PRODUCING a peace pact that could end the bitter fighting in Bosnia remains a daunting diplomatic task, despite a new push for negotiations launched by the United States, Russia, and other outsiders involved in the Balkans war.
As past international mediators have found to their frustration, Bosnian peace talks are a zero-sum game centered on territory. Mainly, Bosnian Serbs have taken land by force; Bosnian Muslims want it back. Bosnian Croats are involved as well, and discussions with the parties involved quickly become a battle of maps - maps of battle lines, maps of ethnic distribution, maps of conquests dating back to the Ottoman Empire.
Under proposals discussed at previous Geneva sessions, Bosnia's three factions would divide up the country by assigned percentages. Muslims would get 33.3 percent of Bosnian territory, their Croat confederates would receive 17 percent, and Serbs would control 49.6 percent.
But agreement on details - such as whether Muslims will get access to the sea - has proved elusive. And some US analysts claim that both Bosnian Serbs and the Muslim-dominated Bosnian government have strong incentives to dig in their heels.
Despite the US diplomatic involvement, ``we have not decided ourselves what a viable peace is,'' says Ronald Steel, a professor of international relations at the University of Southern California.
The Bosnian Serbs, for instance, already control 70 percent of the country. The Muslim government is not militarily strong enough to force the Serbs to cede land, and NATO seems to have no intention of countering Serb strength with ground troops.
Bosnian Serbs may also still have a few spots on the map where they wish to push forward. Muslim government officials fear that guns withdrawn in recent days from Gorazde may find their way to the outskirts of Brcko, in northeastern Bosnia, where Serb forces want to widen a corridor linking Serbia with Serb-held lands to the west.
The Muslims, for their part, see a peace pact that would give them a mere slice of their former land as tantamount to defeat. The Bosnian government might well judge that NATO is gradually being drawn into the war on its side due to continued Serb aggression. So why give up at this point?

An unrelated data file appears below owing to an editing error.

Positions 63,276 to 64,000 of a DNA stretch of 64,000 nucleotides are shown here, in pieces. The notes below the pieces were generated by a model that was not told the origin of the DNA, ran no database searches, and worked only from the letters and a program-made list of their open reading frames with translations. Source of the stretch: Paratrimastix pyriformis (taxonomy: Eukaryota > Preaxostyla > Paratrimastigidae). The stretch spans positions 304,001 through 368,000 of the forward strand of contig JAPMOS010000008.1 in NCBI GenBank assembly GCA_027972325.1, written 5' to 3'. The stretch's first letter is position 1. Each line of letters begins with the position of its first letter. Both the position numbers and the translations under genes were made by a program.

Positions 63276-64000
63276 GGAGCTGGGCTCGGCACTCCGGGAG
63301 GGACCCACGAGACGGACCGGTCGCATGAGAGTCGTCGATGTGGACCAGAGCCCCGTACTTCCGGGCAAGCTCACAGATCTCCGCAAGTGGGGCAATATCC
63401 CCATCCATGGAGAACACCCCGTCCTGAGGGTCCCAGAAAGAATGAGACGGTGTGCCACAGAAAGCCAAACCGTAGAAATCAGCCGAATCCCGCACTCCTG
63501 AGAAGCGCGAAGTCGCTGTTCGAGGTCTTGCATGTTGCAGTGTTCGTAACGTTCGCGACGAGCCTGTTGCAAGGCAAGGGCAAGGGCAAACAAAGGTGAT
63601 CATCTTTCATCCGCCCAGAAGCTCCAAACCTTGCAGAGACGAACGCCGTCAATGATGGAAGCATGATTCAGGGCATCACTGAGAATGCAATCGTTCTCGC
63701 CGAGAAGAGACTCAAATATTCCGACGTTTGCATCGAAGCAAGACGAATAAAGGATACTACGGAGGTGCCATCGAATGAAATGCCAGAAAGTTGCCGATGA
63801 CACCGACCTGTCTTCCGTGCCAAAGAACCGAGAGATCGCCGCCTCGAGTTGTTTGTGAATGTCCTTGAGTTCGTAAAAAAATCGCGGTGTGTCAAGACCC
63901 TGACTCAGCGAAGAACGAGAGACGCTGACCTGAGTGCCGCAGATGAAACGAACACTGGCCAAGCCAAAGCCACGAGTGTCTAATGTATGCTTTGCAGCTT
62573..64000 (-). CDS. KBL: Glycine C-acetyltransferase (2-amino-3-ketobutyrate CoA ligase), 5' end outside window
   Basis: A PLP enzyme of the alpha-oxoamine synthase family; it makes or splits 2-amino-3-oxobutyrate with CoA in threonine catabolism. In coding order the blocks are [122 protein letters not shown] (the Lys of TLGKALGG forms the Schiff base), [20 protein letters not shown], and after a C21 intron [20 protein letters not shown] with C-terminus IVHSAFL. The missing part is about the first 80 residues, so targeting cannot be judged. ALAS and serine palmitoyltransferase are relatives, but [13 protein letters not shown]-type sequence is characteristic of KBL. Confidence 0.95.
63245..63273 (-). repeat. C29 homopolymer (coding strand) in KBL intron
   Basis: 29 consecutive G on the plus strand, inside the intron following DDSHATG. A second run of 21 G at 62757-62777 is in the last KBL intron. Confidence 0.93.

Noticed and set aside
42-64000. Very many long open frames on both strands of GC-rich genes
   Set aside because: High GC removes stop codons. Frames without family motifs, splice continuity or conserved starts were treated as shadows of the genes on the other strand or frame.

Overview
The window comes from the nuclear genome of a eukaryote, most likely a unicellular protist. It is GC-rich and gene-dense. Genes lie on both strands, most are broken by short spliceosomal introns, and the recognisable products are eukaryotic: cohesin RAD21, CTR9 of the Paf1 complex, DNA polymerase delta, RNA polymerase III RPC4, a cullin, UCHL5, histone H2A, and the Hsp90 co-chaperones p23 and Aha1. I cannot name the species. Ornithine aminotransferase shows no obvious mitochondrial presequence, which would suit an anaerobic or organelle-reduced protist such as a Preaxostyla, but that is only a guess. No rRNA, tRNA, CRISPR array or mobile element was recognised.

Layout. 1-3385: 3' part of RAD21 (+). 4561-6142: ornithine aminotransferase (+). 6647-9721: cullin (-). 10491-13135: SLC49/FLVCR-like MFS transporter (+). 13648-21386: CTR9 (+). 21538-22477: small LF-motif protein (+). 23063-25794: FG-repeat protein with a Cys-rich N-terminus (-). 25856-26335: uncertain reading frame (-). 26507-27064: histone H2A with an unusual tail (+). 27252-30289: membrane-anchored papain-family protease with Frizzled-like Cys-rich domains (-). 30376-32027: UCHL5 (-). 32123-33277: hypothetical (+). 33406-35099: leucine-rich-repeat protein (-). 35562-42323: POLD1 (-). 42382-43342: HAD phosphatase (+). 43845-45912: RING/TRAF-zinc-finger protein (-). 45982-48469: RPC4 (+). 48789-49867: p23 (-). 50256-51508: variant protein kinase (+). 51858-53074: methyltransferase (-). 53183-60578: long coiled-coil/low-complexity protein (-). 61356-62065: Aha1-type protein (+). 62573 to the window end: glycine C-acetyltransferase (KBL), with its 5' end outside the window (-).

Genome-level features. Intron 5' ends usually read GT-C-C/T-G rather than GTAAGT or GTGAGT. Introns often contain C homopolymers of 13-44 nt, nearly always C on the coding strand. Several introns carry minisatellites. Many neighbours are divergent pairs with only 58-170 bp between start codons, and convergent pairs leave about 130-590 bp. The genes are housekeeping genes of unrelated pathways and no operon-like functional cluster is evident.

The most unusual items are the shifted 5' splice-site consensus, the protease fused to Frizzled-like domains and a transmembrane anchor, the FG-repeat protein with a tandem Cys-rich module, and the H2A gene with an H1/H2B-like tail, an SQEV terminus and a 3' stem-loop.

``We have given the Bosnian Muslims good reason to believe we are coming down on their side,'' says Professor Steel.
The fate of so-called ``safe haven'' Muslim enclaves is one particularly difficult issue for peace negotiations. The enclaves would be little more than refugee camps without large areas of surrounding countryside; yet, besieging Serbs show no inclination to allow such a patchwork territorial solution.
The strategy of herding Muslims into enclaves could become something similar to the old South African regime's approach of separating blacks in ``homelands,'' claims Daniel Plesch, Washington director of BASIC, a British-American security think tank.
``It would be a new apartheid,'' he says.
Still, the new contact group of US, Russian, United Nations, and European Union officials reportedly hopes to come up with new details on territorial division for Bosnia in two weeks. Diplomats from the group will travel through Bosnia this week in an effort to gauge support for their proposal that Bosnian factions link their land in a loose confederation agreement.
US officials admit that they might have trouble even getting Serbs and Muslims to agree on a formal countrywide cease-fire. Serbs have called for a blanket end to fighting, while Muslims have held out for a cease-fire with a time limit.
The effort is important, however, because ``it is clear there can be no military solution to this long-standing conflict,'' claimed Secretary of State Warren Christopher on Tuesday.